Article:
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Look out for more coverage of
Roving Mars in our magazines

THE MOVIE: Roving Mars

Martian Rover Spirit • Martian Rover Opportunity
DIRECTOR: George Butler

Martian sunset! THE CONCEPT:
New IMAX feature that chronicles the remarkable Mars mission which sent two intrepid explorers, rovers Spirit and Opportunity, to the Red Planet

U.S. RELEASE: January 27 2006, Nationwide • Rated: G


“Since I was a kid I’ve loved science fiction movies. I love space, I built little space stations in my room and models, and I directed an episode of From the Earth to the Moon. I got a phone call from George Butler about four years ago, and he said, ‘What if you knew that the rovers that are going to Mars will have IMAX cameras on them?’ And I said, ‘I’m in. That sounds fantastic.’ And the rest is history.”

“An IMAX image is a visually splendid photographic image. It’s a startling way to present film. Frank Marshall and I really tried to knock the socks off the audience. The good news about this project is that I lucked out with Disney and everyone associated with the project, including NASA and JPL. We simply picked by good fortune the most successful NASA mission since the Apollo landings on the moon. A thousand things could have gone wrong but we got a brilliantly successful mission.”

MARSHALL on the fact that he was producing a movie about a mission that could have failed:
“That’s where I had to do a lot of smooth talking. If they made it and they were sending back pictures it would be too late, there’s no movie. Let’s say they hadn’t made it, we probably would have spent close to a quarter of our budget. So there were some risks, but it’s a very low budget movie, and they understood that if we didn’t start we couldn’t catch up and it could be this history-making event, which it turned out to be.”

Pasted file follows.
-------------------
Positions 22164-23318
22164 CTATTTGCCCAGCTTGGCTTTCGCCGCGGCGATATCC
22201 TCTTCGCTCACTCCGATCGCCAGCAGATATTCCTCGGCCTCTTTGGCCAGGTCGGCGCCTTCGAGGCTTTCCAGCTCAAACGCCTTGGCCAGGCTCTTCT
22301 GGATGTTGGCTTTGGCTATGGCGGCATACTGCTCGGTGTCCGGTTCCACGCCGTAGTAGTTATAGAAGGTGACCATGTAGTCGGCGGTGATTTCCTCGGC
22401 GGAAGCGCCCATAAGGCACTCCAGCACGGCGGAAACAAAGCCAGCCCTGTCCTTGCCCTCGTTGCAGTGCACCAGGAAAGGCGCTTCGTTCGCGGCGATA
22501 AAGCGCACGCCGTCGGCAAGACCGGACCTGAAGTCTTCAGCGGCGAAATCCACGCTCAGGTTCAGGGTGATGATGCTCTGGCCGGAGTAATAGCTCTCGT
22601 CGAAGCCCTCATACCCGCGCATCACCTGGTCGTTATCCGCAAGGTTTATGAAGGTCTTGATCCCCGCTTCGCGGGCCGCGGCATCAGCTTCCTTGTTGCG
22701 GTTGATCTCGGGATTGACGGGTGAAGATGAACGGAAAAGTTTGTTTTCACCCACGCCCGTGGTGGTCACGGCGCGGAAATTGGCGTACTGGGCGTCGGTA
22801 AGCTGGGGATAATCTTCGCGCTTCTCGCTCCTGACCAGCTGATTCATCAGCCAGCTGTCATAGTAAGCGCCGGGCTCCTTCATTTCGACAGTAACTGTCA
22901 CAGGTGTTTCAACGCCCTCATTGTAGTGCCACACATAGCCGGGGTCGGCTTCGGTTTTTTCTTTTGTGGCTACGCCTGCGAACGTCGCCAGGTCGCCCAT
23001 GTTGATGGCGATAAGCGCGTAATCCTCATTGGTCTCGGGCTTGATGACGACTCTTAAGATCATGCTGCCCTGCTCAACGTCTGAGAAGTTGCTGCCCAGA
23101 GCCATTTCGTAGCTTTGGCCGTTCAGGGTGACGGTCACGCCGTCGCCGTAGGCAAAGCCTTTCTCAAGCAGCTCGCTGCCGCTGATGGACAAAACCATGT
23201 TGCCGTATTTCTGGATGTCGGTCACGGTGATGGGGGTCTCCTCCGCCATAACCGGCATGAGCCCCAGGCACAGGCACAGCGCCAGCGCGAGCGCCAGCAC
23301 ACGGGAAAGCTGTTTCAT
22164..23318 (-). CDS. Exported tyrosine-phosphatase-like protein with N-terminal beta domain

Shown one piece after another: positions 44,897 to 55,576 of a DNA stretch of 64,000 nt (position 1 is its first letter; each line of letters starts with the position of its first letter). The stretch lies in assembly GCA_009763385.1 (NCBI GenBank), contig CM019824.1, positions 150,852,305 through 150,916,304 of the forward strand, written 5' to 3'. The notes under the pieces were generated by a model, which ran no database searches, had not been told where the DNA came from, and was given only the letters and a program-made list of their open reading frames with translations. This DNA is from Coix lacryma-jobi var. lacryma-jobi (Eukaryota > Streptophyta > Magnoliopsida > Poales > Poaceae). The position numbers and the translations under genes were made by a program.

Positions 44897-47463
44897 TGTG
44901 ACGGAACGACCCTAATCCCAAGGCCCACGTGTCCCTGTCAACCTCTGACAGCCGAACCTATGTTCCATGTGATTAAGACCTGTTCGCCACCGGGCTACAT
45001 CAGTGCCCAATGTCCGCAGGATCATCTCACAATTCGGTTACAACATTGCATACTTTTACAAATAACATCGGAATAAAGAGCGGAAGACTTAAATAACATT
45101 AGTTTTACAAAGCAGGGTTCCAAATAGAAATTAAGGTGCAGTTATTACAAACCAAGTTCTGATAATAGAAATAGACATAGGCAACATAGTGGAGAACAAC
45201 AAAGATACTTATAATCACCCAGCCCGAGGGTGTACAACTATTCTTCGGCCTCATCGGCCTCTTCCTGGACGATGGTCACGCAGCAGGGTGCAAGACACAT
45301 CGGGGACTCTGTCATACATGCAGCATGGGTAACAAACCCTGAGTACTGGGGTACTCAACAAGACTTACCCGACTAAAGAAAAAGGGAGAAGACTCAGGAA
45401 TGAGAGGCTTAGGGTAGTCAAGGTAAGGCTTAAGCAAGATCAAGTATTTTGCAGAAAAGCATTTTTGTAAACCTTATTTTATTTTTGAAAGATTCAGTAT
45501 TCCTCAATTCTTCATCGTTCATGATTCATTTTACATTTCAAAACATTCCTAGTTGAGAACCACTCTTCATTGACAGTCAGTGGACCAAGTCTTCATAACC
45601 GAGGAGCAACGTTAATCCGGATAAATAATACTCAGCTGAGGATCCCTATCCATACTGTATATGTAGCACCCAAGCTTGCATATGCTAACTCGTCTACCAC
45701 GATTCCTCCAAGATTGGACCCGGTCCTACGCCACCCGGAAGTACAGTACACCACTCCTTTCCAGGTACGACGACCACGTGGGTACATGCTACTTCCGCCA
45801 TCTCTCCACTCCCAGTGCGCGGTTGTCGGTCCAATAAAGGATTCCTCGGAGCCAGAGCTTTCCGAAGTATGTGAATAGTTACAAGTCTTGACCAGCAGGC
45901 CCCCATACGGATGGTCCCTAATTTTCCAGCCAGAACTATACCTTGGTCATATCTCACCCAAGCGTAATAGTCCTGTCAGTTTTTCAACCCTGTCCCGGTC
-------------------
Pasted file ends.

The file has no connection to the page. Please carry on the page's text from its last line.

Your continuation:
STEVE SQUYRES (Scientist and author of Roving Mars):
“There are some shots that’ll just blow you away. Some of these shots actually showing the rover in the terrain on Mars, they’re just breathtaking.”

“My idea was to document how the rovers were conceived and made, and then show how they got to Mars, and show what they did thereafter on Mars itself. That story only changed by virtue of its own success. In other words, we didn’t know how things would go – maybe one rover would work and one rover wouldn’t work. And finally and most important, the scientists publicly said they hoped the rovers would last at least ninety days, and they’re still going strong.”

MARSHALL on the day the rovers landed successfully on Mars:
“I was there at JPL, and it’s a moment I’ll never forget. The suspense in the room, the excitement, the nervousness, and then the joy and happiness, and the relief quite frankly, was amazing. And then to have it happen again three weeks later, they were pretty giddy when the second one landed safely. And then the photos just came flooding in, they had no idea [how incredible it would be].”

Written by Judy Sloane. Back to top

Images above © White Mountain Films with Walt Disney Pictures
Feature © 2006 Visual Imagination.
Not for reproduction.

Film Review, #667, March 2006 cover

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